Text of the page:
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Many leaders want to talk about current tragic events with their teams, but they opt out for fear of saying the wrong thing, activating an employee or simply because they don’t know where to start the conversation.
In the past, it may have been easier to pretend that events in the U.S. or worldwide didn’t impact our emotions or well-being at work. But because of the intensity, complexity, consistency and personal nature of events over the last few weeks (and years), that’s no longer an option. People are hurting. People are unable to function. Current events that either repeat or remind us of our own unresolved traumas can create a flood of stress on the body and psyche. As leaders, we need to lean into leading with compassion more than ever.
Related: Are You a Fear-Based Leader? Unveiling the Link Between Fear-Based Management and Childhood Trauma
Be willing to engage
During collectively traumatic events, we must be willing to acknowledge the reality of what’s happening, listen to the individual experiences of those impacted, and ensure that they feel seen, heard and understood in their pain.
For organizational leaders who wonder if engaging is the right thing to do, “Leading during traumatic and triggering events” is a great resource on the impact of saying nothing, checking in, making meaning and taking action.
Creating space for emotion within workplaces is a fairly new concept — mostly because it has historically been unacceptable. Holding space for that emotion is the next layer, requiring high-conscious leadership.
Holding space means witnessing another person’s emotional state while simultaneously being present with your own. Leaders actively healing their own past trauma typically have a greater capacity to witness real human emotion without feeling the need to fix, solve, soothe, interrupt or change someone’s experience in real-time.
Related: 7 Traits of Exceptional Leaders
Real answers only
Check-in with your team at the beginning of meetings. If this is a new practice, most people will likely respond with the default, “I’m fine.” or “All good.” Or worse, “Great, and I have a hard stop at noon.” These responses keep us disconnected, perpetuating the emotional masking of our human selves in the workplace. When we model vulnerability and allow people to share how they’re truly feeling, everyone better understands how each person is functioning and can support or collaborate accordingly. Asking, “How is everyone coming into this call?” — and adding “Real answers only” to our verbal invitation — offers permission to be human.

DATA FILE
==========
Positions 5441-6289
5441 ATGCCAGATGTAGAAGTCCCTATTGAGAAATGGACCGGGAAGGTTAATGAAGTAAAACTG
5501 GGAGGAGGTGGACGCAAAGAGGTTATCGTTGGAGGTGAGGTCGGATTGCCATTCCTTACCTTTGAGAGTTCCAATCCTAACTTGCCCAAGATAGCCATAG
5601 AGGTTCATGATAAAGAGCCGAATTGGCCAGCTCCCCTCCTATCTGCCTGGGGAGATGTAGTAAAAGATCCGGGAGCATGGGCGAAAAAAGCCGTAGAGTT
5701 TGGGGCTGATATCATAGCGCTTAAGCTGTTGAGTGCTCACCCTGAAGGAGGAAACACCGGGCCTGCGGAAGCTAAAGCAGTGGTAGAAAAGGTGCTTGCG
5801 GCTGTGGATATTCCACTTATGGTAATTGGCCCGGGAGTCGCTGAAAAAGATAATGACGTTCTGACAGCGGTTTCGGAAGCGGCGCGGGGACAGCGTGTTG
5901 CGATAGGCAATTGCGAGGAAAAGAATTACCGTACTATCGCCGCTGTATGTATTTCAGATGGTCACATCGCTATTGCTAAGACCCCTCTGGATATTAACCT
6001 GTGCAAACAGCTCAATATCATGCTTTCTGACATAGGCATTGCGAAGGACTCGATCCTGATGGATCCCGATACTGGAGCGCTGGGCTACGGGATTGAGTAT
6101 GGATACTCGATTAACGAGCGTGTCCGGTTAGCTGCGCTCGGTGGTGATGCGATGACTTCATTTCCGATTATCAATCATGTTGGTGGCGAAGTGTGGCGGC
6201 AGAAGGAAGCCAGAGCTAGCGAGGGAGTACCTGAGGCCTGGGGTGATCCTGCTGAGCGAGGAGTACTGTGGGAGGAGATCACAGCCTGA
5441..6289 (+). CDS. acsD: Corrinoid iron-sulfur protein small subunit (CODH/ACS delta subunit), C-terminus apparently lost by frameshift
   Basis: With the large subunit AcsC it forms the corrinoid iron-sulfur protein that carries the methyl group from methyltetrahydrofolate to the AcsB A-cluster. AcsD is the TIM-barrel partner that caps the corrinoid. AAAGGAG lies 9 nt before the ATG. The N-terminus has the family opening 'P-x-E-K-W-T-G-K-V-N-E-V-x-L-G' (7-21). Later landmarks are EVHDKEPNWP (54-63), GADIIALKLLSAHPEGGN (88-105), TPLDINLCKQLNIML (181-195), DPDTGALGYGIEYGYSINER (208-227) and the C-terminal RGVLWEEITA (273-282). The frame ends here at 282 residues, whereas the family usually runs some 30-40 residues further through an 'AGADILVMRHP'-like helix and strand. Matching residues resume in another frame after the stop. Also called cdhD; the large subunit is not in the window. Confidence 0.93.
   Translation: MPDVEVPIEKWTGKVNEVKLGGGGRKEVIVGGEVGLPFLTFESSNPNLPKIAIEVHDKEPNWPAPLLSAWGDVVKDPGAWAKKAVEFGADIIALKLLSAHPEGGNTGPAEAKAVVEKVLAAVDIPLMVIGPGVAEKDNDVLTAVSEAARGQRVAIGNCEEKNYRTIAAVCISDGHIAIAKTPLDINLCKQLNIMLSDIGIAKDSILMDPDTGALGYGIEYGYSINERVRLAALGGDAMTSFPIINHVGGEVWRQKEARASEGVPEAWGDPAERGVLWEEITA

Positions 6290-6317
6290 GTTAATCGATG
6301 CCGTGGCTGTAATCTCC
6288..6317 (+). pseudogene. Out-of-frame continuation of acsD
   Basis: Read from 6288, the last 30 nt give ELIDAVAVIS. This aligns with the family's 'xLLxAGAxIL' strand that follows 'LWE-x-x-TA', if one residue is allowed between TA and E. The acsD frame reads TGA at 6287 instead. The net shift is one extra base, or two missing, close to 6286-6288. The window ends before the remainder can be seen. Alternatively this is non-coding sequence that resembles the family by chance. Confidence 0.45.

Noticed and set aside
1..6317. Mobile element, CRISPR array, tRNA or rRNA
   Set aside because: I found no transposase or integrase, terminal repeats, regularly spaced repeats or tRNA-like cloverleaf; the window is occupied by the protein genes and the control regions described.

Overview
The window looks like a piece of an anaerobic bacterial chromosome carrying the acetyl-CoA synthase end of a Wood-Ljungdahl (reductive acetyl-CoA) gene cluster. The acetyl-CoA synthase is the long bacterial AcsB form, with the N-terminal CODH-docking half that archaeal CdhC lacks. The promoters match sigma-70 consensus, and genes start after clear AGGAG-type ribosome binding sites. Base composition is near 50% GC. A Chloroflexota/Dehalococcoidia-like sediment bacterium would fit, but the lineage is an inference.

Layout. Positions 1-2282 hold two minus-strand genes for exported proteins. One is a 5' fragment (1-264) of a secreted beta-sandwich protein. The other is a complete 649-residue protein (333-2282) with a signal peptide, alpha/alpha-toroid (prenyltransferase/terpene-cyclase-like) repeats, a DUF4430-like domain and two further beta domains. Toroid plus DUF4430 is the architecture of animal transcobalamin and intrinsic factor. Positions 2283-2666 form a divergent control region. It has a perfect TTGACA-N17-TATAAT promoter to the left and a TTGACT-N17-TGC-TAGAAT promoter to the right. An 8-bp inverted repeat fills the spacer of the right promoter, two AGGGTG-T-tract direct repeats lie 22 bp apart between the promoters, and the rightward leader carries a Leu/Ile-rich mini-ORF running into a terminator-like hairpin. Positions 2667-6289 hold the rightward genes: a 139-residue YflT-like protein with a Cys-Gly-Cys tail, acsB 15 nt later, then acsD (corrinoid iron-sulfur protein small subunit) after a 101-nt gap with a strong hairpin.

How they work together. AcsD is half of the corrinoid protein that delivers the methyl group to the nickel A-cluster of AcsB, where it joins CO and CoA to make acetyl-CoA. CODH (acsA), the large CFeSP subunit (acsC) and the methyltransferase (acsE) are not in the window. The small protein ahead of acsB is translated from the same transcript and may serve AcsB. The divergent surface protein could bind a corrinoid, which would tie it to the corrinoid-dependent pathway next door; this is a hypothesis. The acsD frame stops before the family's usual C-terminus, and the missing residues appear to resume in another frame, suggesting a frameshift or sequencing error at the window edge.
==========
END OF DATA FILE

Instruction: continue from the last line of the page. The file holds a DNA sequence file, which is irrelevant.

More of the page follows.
Just as important is offering space for those who cannot voice their emotions or simply choose not to. Not everyone on your team will personally share their feelings about current events or what’s happening to them. Some won’t feel safe to do so. Some prefer privacy. Some may give a one-word response indicating they are overwhelmed by emotion and unwilling to engage in a professional setting. All responses are welcome and must be respected.
Related: Young Entrepreneurs Find a Powerful Advantage by Encouraging Human Connection
Share care practices
A regulated nervous system is critical to functioning in life and at work. Asking something as simple as “How are you taking care of yourself?” when someone expresses a big emotion can open a discussion about the various tools, modalities and practices in which other people engage. As the leader, offering your own practice as a starting point (or being honest that you don’t have one) both models vulnerability and creates a space where others feel safer to share.
Self-care can only go so far in these situations, though, so remember that you are responsible for facilitating care in community. Your people spend more time working for your organization and with their colleagues than with their families. Expressing emotions and processing grief is vital to functioning, so if you’re asking them to show up for you, show up for them. That felt sense of reciprocity will go a long way because people will never forget how you made them feel during these traumatic times.
There’s been a lot of talk about leading with empathy, but that can fall short when people are struggling. Instead, compassion is feeling with someone’s experience and taking action to support them. Some requests may emerge by engaging in these open conversations, or you can ask how you can best support your people individually and collectively.
Be willing to offer support outside the box. That could look like co-creating a ritual together or maybe even hiring a grief coach for employees who would find that extra support helpful. Whether it’s a coach who focuses on trauma, grief or something else, most of those services can be offered in individual or group settings.
Given the weight of the ongoing traumatizing events that are happening at home and around the world right now, we can all benefit from more space, calm, and compassion. As the steward of your people, you have a leadership responsibility to feel and act. That doesn’t mean you’re expected to know what to say or even to get it right. Like inner healing work, courage and willingness are the only two components needed to lead with compassion during these traumatic times.